Do you have any Pinterest tips? Share in the comments below.
Getting the most out of your Pinterest feed, without burying yourself in a lot of unwanted information, means following Pinterest Boards, not people. It would be rare for you to like everything that someone pins, but by selecting the appropriate topic boards on Pinterest, you can get just the information you want from each person you follow.
“One of the most famous, and useful of these, is Michael Rosenblum’s “five shot” method that he developed training journalists from the NY Times to the BBC. It’s actually something he’s preached since the late 1990s, and those who are fortunate enough to learn it get an insight into shooting better video, immediately.
I’ve successfully used this in the classroom to teach visual literacy, because it hones in immediately on what’s important. The five shot method always prescribes these, shot in this exact order (my handout here):
A closeup on the hands of a subject – showing WHAT is happening
A closeup on the face – WHO is doing it
A wide shot – WHERE its happening
An over the shoulder shot (OTS) – linking together the previous three concepts
An unusual, or side/low shot – providing story-specific context”
Increasingly, iPhones are becoming acredible, convenient and reliable tool for journalists –both amateur and professional– to use in the field. Mobile reporting was even the topic of a UC Berkeley Graduate School of Journalism course taught by Jeremy Rue to help journalists learn how to get the most out of reporting from a mobile device.
Here’s an update of schedule and activies for this Saturday’s Super Happy Vlog House.
This is an open and free event where we learn, share and play with web video, blogs and the like. Come and geek out for the day at the beautiful Ojai Digital Dojo with others who are passionate about making video. All levels are welcome, beginners to experts.
There are both scheduled and unstructured activities. Feel free to come for the whole day or just the parts that interest you and fit into your schedule. Drop-in’s are welcome.
Likely Activities (it’s up to you what we do):
8am - Jim Joseph‘s coffee and morning geek talk. Jim makes the best coffee. Truly.
9am – Alicia’s Ojai Guest House breakfast for those who stay over Friday night or come early on Saturday. Fresh eggs from our chickens. UPDATE: belgium waffles!
10am – Welcome and introductions. Self organize the day’s activities.
11am – What’s new with HTML5 video? Lots of fun examples.
Noon – Pot luck lunch and BBQ, hot dogs (beef or vegie), sausages, burgers.
1pm – How to add fun video-related features to your web pages using HTML5, CSS3 and jQuery.
6pm – Open video and web clinic. Get help with your projects; collaborate with others. Edit and post that cool video you shot today.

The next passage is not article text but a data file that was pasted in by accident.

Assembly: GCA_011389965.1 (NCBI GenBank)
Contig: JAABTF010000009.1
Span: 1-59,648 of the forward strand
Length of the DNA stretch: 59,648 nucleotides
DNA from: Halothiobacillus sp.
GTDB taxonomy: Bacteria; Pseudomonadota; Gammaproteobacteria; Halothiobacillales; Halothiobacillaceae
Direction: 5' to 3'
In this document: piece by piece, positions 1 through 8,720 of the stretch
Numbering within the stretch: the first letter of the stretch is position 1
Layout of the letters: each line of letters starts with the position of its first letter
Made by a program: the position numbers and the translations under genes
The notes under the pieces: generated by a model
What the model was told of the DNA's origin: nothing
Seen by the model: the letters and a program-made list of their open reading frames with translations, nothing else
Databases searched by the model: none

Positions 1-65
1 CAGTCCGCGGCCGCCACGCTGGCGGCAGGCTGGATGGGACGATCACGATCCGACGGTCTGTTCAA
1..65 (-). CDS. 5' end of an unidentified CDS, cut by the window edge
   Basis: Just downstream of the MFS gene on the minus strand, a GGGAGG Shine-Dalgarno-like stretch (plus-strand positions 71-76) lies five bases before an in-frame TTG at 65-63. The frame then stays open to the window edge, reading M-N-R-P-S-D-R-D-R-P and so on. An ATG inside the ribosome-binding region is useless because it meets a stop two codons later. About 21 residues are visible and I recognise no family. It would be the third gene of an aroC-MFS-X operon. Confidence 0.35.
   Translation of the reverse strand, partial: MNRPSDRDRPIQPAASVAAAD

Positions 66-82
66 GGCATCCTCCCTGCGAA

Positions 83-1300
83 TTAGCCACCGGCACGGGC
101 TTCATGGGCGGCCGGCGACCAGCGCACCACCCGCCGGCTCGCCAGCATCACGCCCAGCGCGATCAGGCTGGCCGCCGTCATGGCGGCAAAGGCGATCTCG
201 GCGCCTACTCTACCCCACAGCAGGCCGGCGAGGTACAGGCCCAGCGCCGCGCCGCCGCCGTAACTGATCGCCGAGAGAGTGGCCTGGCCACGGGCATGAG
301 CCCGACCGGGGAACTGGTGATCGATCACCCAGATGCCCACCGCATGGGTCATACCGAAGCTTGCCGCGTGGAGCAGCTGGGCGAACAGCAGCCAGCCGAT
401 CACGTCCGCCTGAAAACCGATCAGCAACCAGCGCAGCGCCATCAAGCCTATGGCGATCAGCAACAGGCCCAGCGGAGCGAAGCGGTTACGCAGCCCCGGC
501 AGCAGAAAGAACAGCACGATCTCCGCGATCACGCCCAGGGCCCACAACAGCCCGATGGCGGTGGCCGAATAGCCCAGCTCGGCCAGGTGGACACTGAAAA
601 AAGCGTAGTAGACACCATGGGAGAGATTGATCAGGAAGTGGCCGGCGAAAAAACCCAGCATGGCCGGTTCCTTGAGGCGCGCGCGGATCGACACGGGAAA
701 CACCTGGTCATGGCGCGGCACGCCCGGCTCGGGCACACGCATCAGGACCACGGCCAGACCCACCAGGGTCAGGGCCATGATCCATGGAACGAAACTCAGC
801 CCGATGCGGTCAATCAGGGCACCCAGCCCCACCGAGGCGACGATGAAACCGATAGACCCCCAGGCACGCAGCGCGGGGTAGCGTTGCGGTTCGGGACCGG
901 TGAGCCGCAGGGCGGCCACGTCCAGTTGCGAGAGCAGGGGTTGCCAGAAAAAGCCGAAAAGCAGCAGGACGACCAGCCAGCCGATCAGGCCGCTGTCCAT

7pm – Next to Heaven: vlog screenings. Whiskey and cigars, ports and chocolate.
This is a free event. We’ll organize some sort of pot luck lunch and dinner; please bring something or toss a few bucks into the kitty if you can. This is an adult friendly event with wine, beer and frank discussions. Children are welcome if accompanied by an adult.
For additional information, please leave a comment, email email@example.com or call 805-798-0436.
Overnighters are welcome. First come, first serve on rooms, beds, couches and the RV. Pleanty of room for camping if that is your style and weather permits.
WordPress is one of the most popular blogging platforms in the world today, whether you are using the free hosting of WordPress.com or running a self-hosted blog on your own web site.
Along with all the power the WordPress carries, though, is a responsibility to keep your blog as secure as possible. There are many exploits (and exploiters) out there that would like to turn your WordPress into a spam-infested Google magnet.
There is an easy way to keep your blog trouble free, though. You need to regularly check for updates to both the WordPress program itself AND any plugins that you might be using on your site. Updates often contain fixes for known errors or bugs that can be exploited by the nasty people of the Internet. Keeping everything updated doesn’t guarantee that your blog won’t be attacked, but it closes the most basic holes in your security.
So, in the interest of keep your blog on the straight and narrow — I am proposing that every Wednesday become WordPress Wednesday. Let’s make this alliterative weekday and use it as reminder to check our WordPress software, our plugins and even comments that we may have missed along the way.
So, how do you keep your blog updated?
First, if you are hosting your blog at WordPress.com, congratulations! You are updated automatically by the WordPress.com staffers. You could still use WordPress Wednesday as an opportunity to check your comments for spam or if they need to be moderated, but most of the work is done for you.
If you are using a self-hosted install of WordPress, here are a few actions to take each WordPress Wednesday.
Log into your blog Dashboard
Look for WordPress Update notes (usually on a yellow background) announcing a new update of the WordPress software itself
Look for update markers on your Plugins menu item.
These numbers in a black circle tell you how many plugins need to be updated.
Click the plugins link to see a list of all plugins
Follow the steps provided to automatically upgrade either the WordPress software or the plugins.
Look for the same type of update count listed next to the Comments area
Accept or reject comments that need to moderated or marked as spam.
With just a few minutes of time each WordPress Wednesday, you can keep your WordPress blog clean and speedy.
Need more WordPress help? Ask your questions in the comments!
Whether you are taking stills or video, a tripod always makes your work look better. These portable tripods by Joby give you amazing flexibility, both literally and creatively. With adjustable, bendable legs, you can use the tripod on a table or the ground as you normally would, or wrap the legs around a sign post or tree limb to make use of whatever your environment provides.
I have added the 3 current Flip Camera models to the WelchWrite store. I have the Flip MinoHD and really like it. I carry it everywhere I go and it makes it easy to grab whatever happens while I am out and about.
The Flip UltraHD adds 2 hours of recording time, a removable battery and image stabilization.
Check out all the Flip models and I think you will find one that is right for you!